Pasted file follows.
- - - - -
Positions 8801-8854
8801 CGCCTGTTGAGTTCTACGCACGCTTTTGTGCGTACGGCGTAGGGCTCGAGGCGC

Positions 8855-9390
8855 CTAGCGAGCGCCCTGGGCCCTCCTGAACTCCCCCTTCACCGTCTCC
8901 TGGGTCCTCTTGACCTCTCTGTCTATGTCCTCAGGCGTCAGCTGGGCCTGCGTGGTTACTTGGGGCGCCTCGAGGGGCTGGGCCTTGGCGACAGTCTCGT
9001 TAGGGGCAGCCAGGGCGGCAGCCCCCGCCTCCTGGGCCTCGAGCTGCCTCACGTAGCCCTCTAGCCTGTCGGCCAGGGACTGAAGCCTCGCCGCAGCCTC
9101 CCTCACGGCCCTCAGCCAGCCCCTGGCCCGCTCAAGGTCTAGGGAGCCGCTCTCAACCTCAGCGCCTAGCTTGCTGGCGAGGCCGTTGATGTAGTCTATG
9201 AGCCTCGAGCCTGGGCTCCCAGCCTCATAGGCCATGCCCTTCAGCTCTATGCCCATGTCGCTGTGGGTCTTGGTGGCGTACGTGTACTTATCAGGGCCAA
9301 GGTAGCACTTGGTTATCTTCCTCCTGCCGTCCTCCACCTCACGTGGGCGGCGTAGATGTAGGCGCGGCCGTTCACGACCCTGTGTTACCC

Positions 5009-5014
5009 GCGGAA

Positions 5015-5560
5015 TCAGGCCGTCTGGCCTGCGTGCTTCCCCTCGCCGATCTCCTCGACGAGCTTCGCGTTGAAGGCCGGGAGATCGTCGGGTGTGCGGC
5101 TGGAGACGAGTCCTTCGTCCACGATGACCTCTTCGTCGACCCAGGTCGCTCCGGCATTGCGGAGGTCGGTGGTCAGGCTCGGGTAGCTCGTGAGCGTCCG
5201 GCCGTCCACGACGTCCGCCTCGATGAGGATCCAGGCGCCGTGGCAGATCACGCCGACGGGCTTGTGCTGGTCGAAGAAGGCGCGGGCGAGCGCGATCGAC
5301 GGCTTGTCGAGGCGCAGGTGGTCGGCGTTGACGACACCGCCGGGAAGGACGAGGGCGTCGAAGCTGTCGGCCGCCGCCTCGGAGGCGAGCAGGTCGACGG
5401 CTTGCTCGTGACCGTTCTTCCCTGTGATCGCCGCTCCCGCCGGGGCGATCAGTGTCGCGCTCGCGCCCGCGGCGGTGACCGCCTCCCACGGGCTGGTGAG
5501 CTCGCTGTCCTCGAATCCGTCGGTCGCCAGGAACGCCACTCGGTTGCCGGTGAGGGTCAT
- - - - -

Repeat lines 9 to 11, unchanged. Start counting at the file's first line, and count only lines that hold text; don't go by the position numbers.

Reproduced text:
9301 GGTAGCACTTGGTTATCTTCCTCCTGCCGTCCTCCACCTCACGTGGGCGGCGTAGATGTAGGCGCGGCCGTTCACGACCCTGTGTTACCC

Positions 5009-5014
5009 GCGGAA